The Passive Voice – Teaching Strategies

Welcome to our “Passive Voice – Teaching Strategies” Webinar!

This Passive Voice webinar was shot on August 3rd 2015 at 8am (EST/NYC time). This was our first Webinar series focusing on the Passive Voice and Passive constructions and the session went over very well.

In this video, James Heywood  provides instruction for teachers to cover the passive voice in the ESL context, for both online and in-person classes.

 

Remember, your goal as a teacher when covering the Passive Voice with your ESL students is:

  • To teach the student to feel comfortable with the grammatical terms
  • To allow the student to understand both the form and the function of the passive voice ad constructions
  • To give the student enough confidence to start using the passive voice and passive constructions spontaneously

In this webinar we cover the main grammatical and teaching strategy points for you to achieve these goals with your ESL students.

We finalized the webinar, by providing a tour of Off2Class and how to use the teaching tool for your lessons. Go to minute 31:00 to see a demonstration of Off2Class.

About the author:

James is an online ESL teacher and co-founder of Off2Class. He has a background in language and linguistics and has logged over 4500 hours of online ESL tutoring in the last 3 years. You can read more about him here. He is head of content creation at Off2Class and has recently released our Passive Constructions category, which includes 12 lessons designed to get you teaching the Passive Voice and Passive Constructions to your ESL students. You can read more about our Passive Voice series here.

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As always, whether you attended the webinar or not, let us know if you’ve got any feedback! We would love to hear from anyone thinking of (or already) teaching Passive Constructions to their ESL students!

5 Comments

  • Ekaterina says:

    May 4, 2016 at 11:00 am

    Hello!
    I felt like sharing my opinion on the webinar. I like the visuals you presented, I am sure it was quite easier to listen while watching the slides.
    I do, however, think that it was just too complex. I mean, such passive voice presentation may be introduced to students of a university, studying linguistics or something. But to simple people willing to talk? That’s just too much. Seriously.
    Anyways, thanks for the information you shared and I hope your next videos will be a bit more down to Earth.

    • James Heywood (Off2Class) says:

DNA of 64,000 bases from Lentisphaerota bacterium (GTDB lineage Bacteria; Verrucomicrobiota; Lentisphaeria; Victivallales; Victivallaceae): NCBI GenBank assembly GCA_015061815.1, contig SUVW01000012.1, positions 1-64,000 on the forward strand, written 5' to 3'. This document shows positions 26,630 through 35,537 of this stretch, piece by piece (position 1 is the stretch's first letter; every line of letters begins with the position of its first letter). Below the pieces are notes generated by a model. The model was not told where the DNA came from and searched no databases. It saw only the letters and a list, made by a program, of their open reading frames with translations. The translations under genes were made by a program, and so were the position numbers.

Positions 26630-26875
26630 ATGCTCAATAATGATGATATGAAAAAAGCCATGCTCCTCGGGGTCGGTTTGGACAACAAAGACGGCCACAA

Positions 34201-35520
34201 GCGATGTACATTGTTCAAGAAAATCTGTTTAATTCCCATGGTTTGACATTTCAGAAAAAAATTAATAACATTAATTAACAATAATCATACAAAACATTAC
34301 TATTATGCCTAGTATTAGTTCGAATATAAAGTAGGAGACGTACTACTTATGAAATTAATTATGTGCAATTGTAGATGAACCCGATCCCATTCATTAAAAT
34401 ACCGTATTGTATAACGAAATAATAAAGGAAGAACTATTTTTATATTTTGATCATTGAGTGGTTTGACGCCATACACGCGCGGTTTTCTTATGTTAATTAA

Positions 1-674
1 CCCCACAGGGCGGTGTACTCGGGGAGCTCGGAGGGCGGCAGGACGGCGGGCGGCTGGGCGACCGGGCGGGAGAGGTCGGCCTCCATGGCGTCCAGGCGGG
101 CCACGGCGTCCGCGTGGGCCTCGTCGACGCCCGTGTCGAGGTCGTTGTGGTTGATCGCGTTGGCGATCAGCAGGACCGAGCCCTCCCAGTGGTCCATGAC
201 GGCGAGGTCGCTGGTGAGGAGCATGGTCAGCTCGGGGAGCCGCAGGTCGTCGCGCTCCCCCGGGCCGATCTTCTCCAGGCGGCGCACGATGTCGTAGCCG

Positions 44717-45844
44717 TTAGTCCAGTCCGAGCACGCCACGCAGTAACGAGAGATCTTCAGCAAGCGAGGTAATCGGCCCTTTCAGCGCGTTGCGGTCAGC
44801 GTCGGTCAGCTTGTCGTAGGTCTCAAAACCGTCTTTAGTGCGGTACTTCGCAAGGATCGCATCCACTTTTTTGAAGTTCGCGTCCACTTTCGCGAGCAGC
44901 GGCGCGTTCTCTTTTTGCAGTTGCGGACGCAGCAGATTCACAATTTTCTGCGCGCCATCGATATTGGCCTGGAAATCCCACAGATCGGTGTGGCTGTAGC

May 4, 2016 at 11:39 am

      Hi Ekaterina,
      Thanks for your feedback.
      The webinar was aimed at teachers, not students. In the webinar I show strategies for teachers to enable them to better teach passive constructions. It is not intended for viewing by students, but rather to help teachers understand what a teacher needs to know before attempting to teach passive constructions to students.
      My webinars are to help teachers understand grammar and grammatical concepts better, in order to teach students more effectively. None of my webinars is intended for students.
      Best wishes,
      James

      • Ekaterina says:

        May 4, 2016 at 11:58 am

        Hi James!
        Thanks for your response!
        Maybe I expressed myself unclearly, I thought what you have been showing is the strategy of teaching. That is, that I take the material you have and present to my student. I didn’t think it was a lesson of grammar for teachers.

        • James Heywood (Off2Class) says:

          May 4, 2016 at 12:22 pm

          Hi,
          In the webinar I show a selection of examples that I use to teach different passive constructions. So yes, the content would not necessarily be suitable for all students. On Off2Class we currently have 12 lessons that cover passive constructions, which move from the passive voice in the present simple and past simple, to constructions requiring get and have. It will certainly depend on your students’ level as to what you are able to teach them.
          For example, I can use all of the Off2Class content with a particular 14-year-old student, however, I do not make reference to all of the grammar when teaching him. It’s just important that I, as the teacher, understand what the grammar is, because it helps me to answer students’ questions, and mostly, to understand what difficulties students face when learning new areas of the English language.
          I appreciate your feedback and thank you for stopping by.
          James

          • Ekaterina says:

            May 4, 2016 at 12:30 pm

            Dear James
            Thanks for the explanation! I’d express my wish to know ( maybe in the next webinar) which level you recommend the information for, like, constructions get and have – level C1 etc.
            I will check the contents of your website too, I suppose it will be useful for my classes 🙂

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